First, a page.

The Americas 59.1 (2002) 132-133
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In this study Patricio Valdivieso attempts to analyze the roots of Chilean Catholic social thought and to trace the development of a Catholic social program in Chile between 1880 and 1920. The book offers a broad introduction to European social thought of the nineteenth century and a fine analysis of how Chilean bishops, priests, and laymen became increasingly influenced by the experiences and actions of the European Catholic Church. It is based solidly on a broad set of sources and the author demonstrates that he is fully in command of the corresponding literature on European social thought and on Latin American Church history.
The topic and its timeframe are well chosen. The decades between 1880 and 1920 represent a crucial period in the history of the Latin American Catholic Church, when in many countries this central religious institution was increasingly confronted with modernization and secularization processes, including what is often called the "Social Question." In this latter area the Church competed with its prime enemy: socialist parties and trade unions. In many Latin American countries the future position of the Catholic Church depended on how it would cope with these threats.
The first chapter sets the stage in form of a detailed description of the social consequences of economic modernization in Chile. It includes data on demographic development, on processes of change in agriculture and industry, on social conflicts, and on waves of social protest. Chapter two forms the core of the book. The author first delivers an in-depth presentation of the history of European Catholic social thought of the nineteenth century. He focuses on the discussion of the Social Question and the impact of the famous papal encyclical Rerum Novarum (1891). Then he turns his attention to how European Catholic ideas were received by different segments of the Chilean Church, how they collided with traditional Chilean Catholicism and how Churchmen ultimately forged their own Catholic social program. The author rigorously traces the different ways European Catholic thought penetrated the Chilean Church. Just as in many European countries the social program was aimed at maintaining Catholicism as an attractive alternative to the increasing influence of impious socialists. The central question of the third chapter is how different social groups in Chile gradually developed a general consciousness of the implications of the country's "Social Question" and how the Church attempted to present solutions to the problem. In other words, the chapter demonstrates the practical realization of the Catholic social program in the form of establishing a Catholic workers' association, the demand for public housing programs, etc. [End Page 132]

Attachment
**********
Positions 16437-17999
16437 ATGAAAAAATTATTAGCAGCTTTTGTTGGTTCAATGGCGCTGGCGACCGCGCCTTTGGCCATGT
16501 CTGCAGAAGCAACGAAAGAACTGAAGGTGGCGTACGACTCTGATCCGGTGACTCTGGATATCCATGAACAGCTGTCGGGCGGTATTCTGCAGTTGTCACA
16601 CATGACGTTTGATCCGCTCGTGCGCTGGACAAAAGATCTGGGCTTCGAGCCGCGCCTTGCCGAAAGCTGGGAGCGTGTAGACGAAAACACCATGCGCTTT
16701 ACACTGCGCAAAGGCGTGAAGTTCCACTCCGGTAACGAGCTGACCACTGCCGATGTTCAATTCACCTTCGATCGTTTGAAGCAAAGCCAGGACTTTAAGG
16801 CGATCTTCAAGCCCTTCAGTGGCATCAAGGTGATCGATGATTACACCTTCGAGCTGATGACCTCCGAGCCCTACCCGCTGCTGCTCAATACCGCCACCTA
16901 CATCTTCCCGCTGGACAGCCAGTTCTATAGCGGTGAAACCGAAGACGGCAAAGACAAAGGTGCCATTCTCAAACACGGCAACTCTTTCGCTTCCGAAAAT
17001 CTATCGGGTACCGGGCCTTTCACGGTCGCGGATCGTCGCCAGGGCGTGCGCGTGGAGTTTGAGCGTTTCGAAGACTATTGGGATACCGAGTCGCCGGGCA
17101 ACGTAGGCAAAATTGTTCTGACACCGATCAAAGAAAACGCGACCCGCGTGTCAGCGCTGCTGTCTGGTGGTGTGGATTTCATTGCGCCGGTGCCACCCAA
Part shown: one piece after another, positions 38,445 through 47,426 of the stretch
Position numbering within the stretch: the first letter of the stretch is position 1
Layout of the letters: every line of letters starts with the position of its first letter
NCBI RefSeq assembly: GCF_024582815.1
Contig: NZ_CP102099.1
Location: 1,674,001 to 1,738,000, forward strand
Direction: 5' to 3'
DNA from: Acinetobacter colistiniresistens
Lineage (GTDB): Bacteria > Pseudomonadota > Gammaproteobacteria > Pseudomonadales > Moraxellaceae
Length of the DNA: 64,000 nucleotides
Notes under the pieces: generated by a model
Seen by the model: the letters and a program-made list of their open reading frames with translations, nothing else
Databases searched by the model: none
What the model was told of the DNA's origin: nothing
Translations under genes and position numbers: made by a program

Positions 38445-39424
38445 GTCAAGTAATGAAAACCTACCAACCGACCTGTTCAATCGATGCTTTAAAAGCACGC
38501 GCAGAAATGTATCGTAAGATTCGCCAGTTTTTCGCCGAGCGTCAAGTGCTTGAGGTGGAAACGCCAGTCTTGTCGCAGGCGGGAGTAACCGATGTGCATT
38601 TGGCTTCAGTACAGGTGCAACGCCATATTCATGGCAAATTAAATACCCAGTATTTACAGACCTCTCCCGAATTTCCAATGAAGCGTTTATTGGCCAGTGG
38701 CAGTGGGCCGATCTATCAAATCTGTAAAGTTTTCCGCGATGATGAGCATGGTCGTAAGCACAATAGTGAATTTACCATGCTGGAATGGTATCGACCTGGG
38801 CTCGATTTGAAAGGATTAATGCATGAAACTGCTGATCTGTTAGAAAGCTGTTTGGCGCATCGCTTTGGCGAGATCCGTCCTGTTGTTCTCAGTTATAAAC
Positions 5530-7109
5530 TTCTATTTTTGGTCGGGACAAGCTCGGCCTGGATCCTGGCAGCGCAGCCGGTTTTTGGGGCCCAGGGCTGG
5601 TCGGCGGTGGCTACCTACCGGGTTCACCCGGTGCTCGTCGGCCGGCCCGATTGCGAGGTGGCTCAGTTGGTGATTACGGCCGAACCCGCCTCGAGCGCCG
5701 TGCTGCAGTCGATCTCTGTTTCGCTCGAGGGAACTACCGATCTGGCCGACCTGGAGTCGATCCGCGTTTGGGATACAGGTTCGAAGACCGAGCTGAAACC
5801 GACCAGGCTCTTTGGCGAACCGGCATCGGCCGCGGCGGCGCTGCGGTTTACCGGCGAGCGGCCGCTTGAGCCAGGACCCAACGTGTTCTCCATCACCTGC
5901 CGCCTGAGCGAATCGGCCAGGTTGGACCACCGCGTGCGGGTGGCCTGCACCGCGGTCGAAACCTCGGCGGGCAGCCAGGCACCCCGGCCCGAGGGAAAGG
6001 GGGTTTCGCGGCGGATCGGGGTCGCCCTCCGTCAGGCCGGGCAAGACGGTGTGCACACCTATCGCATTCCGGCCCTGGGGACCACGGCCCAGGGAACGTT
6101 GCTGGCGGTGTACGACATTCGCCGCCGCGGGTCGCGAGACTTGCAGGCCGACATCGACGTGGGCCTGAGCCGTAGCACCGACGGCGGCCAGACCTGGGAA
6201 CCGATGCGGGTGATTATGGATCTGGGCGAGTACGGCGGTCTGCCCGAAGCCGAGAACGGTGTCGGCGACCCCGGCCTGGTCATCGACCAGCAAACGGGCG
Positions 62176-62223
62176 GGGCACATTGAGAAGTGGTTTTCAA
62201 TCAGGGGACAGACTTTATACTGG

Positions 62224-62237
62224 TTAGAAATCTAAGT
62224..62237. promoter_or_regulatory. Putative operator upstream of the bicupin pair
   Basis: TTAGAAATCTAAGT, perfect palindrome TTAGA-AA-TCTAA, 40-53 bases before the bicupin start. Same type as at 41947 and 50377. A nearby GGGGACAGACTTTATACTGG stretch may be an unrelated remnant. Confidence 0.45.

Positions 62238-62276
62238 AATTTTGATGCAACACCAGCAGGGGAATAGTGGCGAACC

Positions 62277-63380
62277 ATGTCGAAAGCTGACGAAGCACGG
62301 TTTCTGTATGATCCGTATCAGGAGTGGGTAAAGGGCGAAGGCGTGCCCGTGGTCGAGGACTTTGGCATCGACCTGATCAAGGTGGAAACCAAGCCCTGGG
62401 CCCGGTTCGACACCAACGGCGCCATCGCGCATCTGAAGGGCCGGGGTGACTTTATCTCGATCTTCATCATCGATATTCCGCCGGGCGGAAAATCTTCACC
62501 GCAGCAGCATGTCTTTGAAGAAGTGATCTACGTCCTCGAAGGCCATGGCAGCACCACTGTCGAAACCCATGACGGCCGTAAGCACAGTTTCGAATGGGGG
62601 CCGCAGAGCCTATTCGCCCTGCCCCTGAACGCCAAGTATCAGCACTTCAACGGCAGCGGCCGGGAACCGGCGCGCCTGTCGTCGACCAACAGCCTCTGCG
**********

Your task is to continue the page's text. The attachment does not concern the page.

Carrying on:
On the one hand, I was impressed by the thorough and profound discussion of some aspects of the topic (e.g., the background information on the process of modernization, the extended presentation of European social thought). On the other hand, these detailed presentations went at the expense of a number of key questions that the book should have addressed. For example, instead of dedicating 150 pages on Chile's economic and social history, it would have been desirable to learn more about the characteristics of the Chilean Church as compared to the Church in other Latin American countries. Also, the central element of the book, namely the development of a Chilean Catholic social program, lacks an answer to the question of how the specific social and economic conditions of Chile required modifications and adjustments of European models. By addressing these issues the author would have made a more distinct contribution to the study of Latin American Catholicism.
Still, this is a very useful book for scholars interested in the history of the Catholic Church in Latin America and in processes of secularization and modernization. Valdivieso succeeds in presenting an extremely well researched study. The book should provoke more high-quality case studies which would help us to...